Jewish Federations of Canada – UIA stands in solidarity with the Muslim community following an act of terrorism that left six people dead and eight others injured after a shooting at a Quebec City mosque Sunday night.
“Our thoughts are with the families of the victims of this tragedy. In these unprecedented times, we must stand together against hatred and violence. The Canadian Jewish community stands in solidarity with the Muslim community of Quebec City and Canada as they struggle to deal with the aftermath of this act of terrorism in the days to come.”
– Julia Berger Reitman, Chair of Jewish Federations of Canada – UIA
Rabbi Reuben Poupko, co-chair of the Centre for Israel and Jewish Affairs-Quebec said “the Jewish community is horrified by the murderous shooting at the Sainte-Foy mosque. Nothing justifies the murder of innocent civilians assembled in a place of worship. Our thoughts are with the victims and their relatives, as well as all our fellow Muslim citizens.”
David J. Cape, Chair of the Centre for Israel and Jewish Affairs (CIJA), issued the following: “Last night’s deadly attack on the mosque in Ste-Foy, Quebec is horrifying and repugnant. Canadian Jewry stands in solidarity with the Muslim community and we say unequivocally that an attack on any of us is an attack on all of us. Our thoughts and prayers remain with the victims and their families.
“We call on Jews across the country to join our Muslim brothers and sisters and all Canadians of good faith and participate in solidarity vigils from coast to coast. Standing together, our determination to reject this hatred, will be the most powerful response to intolerance and violence.
“There is no room for such acts of hate in our society, and we are confident that Canadian law enforcement will bring the perpetrators of this heinous attack to swift justice.”
Prime minister Justin Trudeau affirmed on Twitter the values the Jewish community shares with Canada “Such senseless violence has no place in Canadian society. We will not close our minds. We will open our hearts.” Read his full statement here
Canada has always been a country that celebrates diversity and multiculturalism and espouses the values of peace and tolerance. Solidarity vigils are scheduled in communities across the country. Contact your local federation for details on events in your area.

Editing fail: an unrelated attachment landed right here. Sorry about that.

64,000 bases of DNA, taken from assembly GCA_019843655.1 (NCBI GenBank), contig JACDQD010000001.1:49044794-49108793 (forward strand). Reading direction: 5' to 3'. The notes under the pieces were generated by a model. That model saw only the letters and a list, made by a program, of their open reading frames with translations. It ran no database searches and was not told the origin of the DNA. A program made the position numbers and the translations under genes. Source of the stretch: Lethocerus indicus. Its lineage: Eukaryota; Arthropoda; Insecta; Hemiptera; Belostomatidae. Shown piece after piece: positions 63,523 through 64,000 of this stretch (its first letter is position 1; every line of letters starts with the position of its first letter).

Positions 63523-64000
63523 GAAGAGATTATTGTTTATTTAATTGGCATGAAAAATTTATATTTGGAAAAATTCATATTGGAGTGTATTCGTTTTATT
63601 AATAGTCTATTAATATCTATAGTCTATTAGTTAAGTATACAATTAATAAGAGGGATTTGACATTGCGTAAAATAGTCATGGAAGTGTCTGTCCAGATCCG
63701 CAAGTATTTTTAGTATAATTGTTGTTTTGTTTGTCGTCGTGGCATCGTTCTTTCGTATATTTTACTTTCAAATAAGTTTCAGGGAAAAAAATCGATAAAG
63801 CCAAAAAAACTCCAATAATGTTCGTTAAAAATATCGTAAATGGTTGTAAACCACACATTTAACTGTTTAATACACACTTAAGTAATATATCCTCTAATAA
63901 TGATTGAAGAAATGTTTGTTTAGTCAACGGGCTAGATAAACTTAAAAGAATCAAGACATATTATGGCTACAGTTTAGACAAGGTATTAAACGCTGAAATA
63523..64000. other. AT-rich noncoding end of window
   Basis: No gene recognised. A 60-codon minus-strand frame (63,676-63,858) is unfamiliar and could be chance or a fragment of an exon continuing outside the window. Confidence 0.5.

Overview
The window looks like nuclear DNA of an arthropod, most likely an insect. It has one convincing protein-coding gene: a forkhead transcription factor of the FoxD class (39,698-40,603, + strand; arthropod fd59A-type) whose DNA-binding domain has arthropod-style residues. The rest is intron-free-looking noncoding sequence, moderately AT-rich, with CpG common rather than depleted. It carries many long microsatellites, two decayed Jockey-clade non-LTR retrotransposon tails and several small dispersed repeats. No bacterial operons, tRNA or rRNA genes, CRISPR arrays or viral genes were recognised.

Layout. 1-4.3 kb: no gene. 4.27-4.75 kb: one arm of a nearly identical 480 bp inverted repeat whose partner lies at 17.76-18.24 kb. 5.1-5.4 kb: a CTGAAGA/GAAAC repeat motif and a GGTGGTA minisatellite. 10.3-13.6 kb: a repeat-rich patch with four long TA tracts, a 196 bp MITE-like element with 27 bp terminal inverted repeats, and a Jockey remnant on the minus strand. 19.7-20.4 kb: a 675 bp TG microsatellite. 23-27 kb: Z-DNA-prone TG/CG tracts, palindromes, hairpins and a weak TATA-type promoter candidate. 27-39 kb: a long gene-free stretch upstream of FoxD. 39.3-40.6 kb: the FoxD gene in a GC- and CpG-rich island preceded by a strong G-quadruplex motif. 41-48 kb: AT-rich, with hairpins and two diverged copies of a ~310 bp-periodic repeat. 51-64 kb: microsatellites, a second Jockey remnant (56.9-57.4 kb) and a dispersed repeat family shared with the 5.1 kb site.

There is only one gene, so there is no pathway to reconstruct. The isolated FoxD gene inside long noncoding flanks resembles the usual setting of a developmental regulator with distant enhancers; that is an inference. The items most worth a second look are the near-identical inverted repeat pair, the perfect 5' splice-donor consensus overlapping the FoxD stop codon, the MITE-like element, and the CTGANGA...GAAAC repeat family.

Posted in News on November 2, 2016
Click here for dates, cost and more information on the Young Adult March of the Living (ages 21 to 40). To access the online application, click here. Applications are due by November 21st, 2016. Click here for dates, cost and application information for the Adult March of the Living. Applications will be accepted on a […]
By Eli Rubenstein
It was the 1990 March of the Living. Thousands of young people from around the world had gathered on Holocaust Remembrance Day in the ruins of Auschwitz-Birkenau for our closing ceremony.
Elie Wiesel began to speak. The crowd hung on his every word. As he approached the end of his remarks, his voice filled with indignation, then despair:
“How can one not be concerned with anti-Semitism? We were convinced that anti-Semitism perished here. Anti-Semitism did not perish; its victims perished here.
“Children of the Jewish People, do you ever see what I see here? I see so many children and so many parents, and so many teachers and so many students. I see them. Forever will I see them. I see them walking in their nocturnal procession, wandering, crying, praying.
“Forever will I see the children who no longer have the strength to cry. Forever will I see the elderly who no longer have the strength to help them. Forever will I see the mothers and the fathers, the grandfathers and grandmothers, the little school children, their teachers, the righteous and the pious. From where do we take the tears to cry over them? Who has the strength to cry for them?
“Years and years ago, I saw… I cannot tell you what I saw. I am afraid. I am afraid that if I told you we would all break out in tears and we would not stop. I see a young girl…”
And then suddenly, Elie Wiesel shook his head and walked off the stage, unable to share his story. It was just too heartbreaking for him to continue.
By Nate Leipciger
On July 10, I walked with Prime Minister Justin Trudeau through the former Nazi death camp of Auschwitz-Birkenau where, at age 15, I confronted death for the first but not for the last time.
It all started three days earlier when Eli Rubenstein, the Canadian director of the March of the Living, asked me if I would consider accompanying the prime minister to Poland. I was excited to go – this was a unique opportunity and privilege not afforded to many survivors of the Shoah.
Over the last 26 years I visited Poland, a free and democratic country many times. I visited the former Nazi death camp of Auschwitz-Birkenau over 30 times on the March of the Living, and on many other occasions. However this was different: not only would I be there with my wife Bernice, my daughter Arla Litwin and my granddaughter Jennifer Green, but I would be there with the Prime Minister Justin Trudeau of our beloved and wonderful Canada – a country where I established a new life, were I obtained an education and achieved a successful career, where my wife and I were blessed with a beautiful family of three daughters, three special son-in-laws and nine terrific and gifted grandchildren.
In 1935 Nazi Germany declared all German Jews as Untermentchen (less than human), removed their citizenship and abrogated their human rights. In 1939 Nazi Germany invaded Poland and did the same to the Polish Jews, including me. In 1942 at the Wannsee Conference, they condemned me to death for being born a Jew. In 1943, I was shipped to Auschwitz-Birkenau destined to my death in a gas chamber.
Trudeau asked me how I managed to survive. I told him “my father snapped me from the jaws of death by his courageous intervention at the last moment at the risk of his own life.”